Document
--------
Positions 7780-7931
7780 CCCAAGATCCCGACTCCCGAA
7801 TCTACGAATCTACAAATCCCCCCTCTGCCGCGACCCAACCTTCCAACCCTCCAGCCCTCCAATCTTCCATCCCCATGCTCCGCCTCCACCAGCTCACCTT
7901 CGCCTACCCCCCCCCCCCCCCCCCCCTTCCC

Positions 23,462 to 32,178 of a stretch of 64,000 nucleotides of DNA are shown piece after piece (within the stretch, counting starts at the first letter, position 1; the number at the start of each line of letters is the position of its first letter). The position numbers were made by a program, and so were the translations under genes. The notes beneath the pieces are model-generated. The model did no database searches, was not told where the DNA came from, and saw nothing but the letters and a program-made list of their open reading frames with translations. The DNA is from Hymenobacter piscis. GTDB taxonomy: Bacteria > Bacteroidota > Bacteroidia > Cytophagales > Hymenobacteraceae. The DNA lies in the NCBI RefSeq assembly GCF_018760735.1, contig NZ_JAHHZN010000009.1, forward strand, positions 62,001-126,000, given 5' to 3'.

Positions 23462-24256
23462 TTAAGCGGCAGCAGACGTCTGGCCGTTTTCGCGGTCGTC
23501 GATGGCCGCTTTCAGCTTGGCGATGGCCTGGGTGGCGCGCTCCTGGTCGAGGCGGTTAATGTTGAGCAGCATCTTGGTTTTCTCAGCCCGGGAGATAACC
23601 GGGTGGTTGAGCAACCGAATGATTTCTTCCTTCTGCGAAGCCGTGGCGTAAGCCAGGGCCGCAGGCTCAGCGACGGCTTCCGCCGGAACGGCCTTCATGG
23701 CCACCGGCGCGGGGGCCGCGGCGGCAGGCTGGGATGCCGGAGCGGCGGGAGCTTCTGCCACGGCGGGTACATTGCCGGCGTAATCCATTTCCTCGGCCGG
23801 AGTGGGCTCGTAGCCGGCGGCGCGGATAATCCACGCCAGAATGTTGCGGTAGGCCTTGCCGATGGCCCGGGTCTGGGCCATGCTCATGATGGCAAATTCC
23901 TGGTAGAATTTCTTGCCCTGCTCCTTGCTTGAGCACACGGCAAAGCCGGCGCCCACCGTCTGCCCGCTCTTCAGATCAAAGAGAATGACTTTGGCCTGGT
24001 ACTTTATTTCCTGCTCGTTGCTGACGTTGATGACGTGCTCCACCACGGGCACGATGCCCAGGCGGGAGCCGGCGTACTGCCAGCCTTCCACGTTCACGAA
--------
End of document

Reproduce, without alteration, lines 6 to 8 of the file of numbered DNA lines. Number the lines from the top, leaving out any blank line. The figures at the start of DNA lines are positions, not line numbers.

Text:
Positions 23462-24256
23462 TTAAGCGGCAGCAGACGTCTGGCCGTTTTCGCGGTCGTC
23501 GATGGCCGCTTTCAGCTTGGCGATGGCCTGGGTGGCGCGCTCCTGGTCGAGGCGGTTAATGTTGAGCAGCATCTTGGTTTTCTCAGCCCGGGAGATAACC